Bristol Diocese Earthkeepers

4 April, 2013

Workflowy – an excellent organiser

21 September, 2012

I have recently signed up to workflowy – it is an excellent, easy to use organiser/ to do list.
It is browser based so there’s nothing to download and so can be use on multiple machines.

Use this link to sign up and you’ll get 250 extra items per month (and get more for me too!).

Here a short vid to show how easy it is.

Institute of Business Ethics

19 May, 2012

The IBE was established in 1986 to encourage high standards of business behaviour based on ethical values

Everything matters

27 February, 2012

Gordon Spykman: “Nothing matters but the kingdom, but because of the kingdom everything matters”.

Garrett DeWeese on environmental ethics

24 February, 2012

Jonathan Chaplin on the killing of Osama bin Laden

16 May, 2011

Was the Osama bin Laden killing an act of just war?

To properly judge whether the operation against Bin Laden was simply vigilantism it must be tested against specific criteria

The ethics of climate change

20 December, 2010

The ethics of climate change with Stephen Bouma-Prediger

Ethics of Climate Change from Calvin College on Vimeo.

Climate chnage expalined cartoon style

15 December, 2010

Business ethics – David Batstone

24 August, 2010

Videos from David Batstone here

He covers: Relationships at work, what to do in a soul deadening job? What if I don’t fit in at work? Whistleblowing – should we? and relationships at work.

In praise of slow reading

18 July, 2010

Ray Pennings points to the Slow Reading Movement mentioned in the Guardian. Slow is the new fast. John Newkirk, a professor of English at the University of New Hampshire, has some helpful advice to help us slow read:

  • Memorizing: Memorization is often called “knowing by heart,” and for good reason. Memorizing enables us to possess a text in a special way.
  • Reading Aloud: Reading aloud is a regular activity in elementary classrooms, but it dies too soon. Well-chosen and well-read texts are one of the best advertisements for literacy. By reading aloud, teachers can create a bridge to texts that students might read; they can help reluctant readers imagine a human voice animating the words on the page.
  • Attending to Beginnings: Writers often struggle with their beginnings because they are making so many commitments; they are establishing a voice, narrator, and point of view that are right for what will follow. These openings often suggest a conflict. They raise a question, pose a problem, create an “itch to be scratched.” Readers need to be just as deliberate and not rush through these carefully constructed beginnings. As teachers, we can model this slowness.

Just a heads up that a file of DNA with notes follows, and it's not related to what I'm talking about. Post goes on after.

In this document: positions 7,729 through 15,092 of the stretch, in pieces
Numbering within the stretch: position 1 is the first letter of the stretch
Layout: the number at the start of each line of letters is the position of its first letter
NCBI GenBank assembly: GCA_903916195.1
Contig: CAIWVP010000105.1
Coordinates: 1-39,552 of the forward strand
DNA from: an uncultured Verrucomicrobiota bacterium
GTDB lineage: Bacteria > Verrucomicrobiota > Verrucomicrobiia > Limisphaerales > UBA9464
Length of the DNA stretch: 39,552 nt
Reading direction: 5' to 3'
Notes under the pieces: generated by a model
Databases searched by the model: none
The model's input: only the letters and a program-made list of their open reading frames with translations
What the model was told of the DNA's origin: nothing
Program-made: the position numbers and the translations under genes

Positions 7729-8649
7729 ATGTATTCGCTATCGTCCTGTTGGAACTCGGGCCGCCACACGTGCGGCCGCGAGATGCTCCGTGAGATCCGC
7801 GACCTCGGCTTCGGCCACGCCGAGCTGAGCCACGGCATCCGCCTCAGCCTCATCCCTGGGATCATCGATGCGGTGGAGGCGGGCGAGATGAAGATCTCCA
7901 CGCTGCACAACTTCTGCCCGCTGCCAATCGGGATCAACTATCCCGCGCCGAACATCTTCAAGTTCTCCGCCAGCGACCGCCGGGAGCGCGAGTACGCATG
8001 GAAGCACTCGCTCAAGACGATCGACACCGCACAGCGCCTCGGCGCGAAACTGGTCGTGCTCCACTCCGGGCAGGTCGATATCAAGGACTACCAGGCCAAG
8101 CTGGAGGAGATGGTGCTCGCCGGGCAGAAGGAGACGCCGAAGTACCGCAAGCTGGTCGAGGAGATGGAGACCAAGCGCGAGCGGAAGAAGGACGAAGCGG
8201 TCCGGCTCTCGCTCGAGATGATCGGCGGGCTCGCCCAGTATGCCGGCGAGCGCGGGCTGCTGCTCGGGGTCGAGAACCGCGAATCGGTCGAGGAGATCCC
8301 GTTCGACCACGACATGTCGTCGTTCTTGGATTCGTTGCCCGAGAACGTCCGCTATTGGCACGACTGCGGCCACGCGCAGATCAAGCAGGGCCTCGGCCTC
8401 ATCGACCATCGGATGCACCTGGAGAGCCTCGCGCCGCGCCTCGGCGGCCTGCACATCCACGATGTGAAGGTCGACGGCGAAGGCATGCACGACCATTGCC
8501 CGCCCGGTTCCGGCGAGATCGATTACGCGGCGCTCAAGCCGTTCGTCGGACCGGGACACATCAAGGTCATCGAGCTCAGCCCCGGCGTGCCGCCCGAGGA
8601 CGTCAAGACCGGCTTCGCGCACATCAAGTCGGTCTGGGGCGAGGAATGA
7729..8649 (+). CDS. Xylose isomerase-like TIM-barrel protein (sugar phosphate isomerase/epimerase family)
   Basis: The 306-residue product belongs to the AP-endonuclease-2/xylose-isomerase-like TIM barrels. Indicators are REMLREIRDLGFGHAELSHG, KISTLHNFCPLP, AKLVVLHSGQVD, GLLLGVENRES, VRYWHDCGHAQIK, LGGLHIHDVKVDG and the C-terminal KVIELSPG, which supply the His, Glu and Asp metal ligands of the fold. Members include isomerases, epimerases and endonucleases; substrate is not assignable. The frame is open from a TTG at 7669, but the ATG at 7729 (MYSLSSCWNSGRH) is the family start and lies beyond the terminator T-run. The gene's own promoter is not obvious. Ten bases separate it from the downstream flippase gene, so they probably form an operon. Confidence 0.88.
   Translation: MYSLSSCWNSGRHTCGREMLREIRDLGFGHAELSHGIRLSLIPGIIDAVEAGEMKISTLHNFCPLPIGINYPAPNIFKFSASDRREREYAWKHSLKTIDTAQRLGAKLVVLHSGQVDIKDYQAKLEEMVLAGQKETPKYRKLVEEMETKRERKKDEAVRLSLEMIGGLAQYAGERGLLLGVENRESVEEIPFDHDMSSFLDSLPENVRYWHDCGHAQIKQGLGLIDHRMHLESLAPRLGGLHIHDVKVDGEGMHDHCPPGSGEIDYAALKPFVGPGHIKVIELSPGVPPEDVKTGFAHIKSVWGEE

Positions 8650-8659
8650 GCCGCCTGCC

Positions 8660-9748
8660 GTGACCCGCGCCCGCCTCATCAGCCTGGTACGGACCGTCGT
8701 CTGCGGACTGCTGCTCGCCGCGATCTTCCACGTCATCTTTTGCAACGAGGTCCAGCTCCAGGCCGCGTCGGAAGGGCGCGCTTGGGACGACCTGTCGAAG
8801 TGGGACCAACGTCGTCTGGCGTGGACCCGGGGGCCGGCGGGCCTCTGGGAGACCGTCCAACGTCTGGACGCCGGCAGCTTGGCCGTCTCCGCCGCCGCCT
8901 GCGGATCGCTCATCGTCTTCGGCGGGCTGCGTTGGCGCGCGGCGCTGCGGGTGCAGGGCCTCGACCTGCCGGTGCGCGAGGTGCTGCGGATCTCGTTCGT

• Rethinking Time Limits on Reading Tests: We currently give students with disabilities additional time to complete standardized tests; we should extend this opportunity to all students. Tests place too high a premium on speed, and limits are often set for administrative convenience rather than because of a reasoned belief in what makes good readers.
  • Annotating a Page: In this activity, students probe the craft of a favorite writer. They pick a page they really like, photocopy it, and tape the photocopy to a larger piece of paper so they have wide margins in which they can make notations. Their job is to give the page a close reading and mark word choices, sentence patterns, images, dialogue—anything they find effective. A variation of this activity is a quote and comment assignment in which students copy out passages by hand that they find particularly meaningful and then comment on why they chose those passages. Copying a passage slows us down and creates an intimacy with the writer’s style—a feel for word choice and for how sentences are formed.
  • Reading Poetry: Even in this age of efficiency and consumption, it is unlikely that anyone will reward students for reading a million poems. Poems can’t be checked off that way. They demand a slower pace and usually several readings—and they are usually at their best when read aloud.
  • Savoring Passages: Children know something that adults often forget—the deep pleasure of repetition, of rereading, or of having parents reread, until the words seem to be part of them.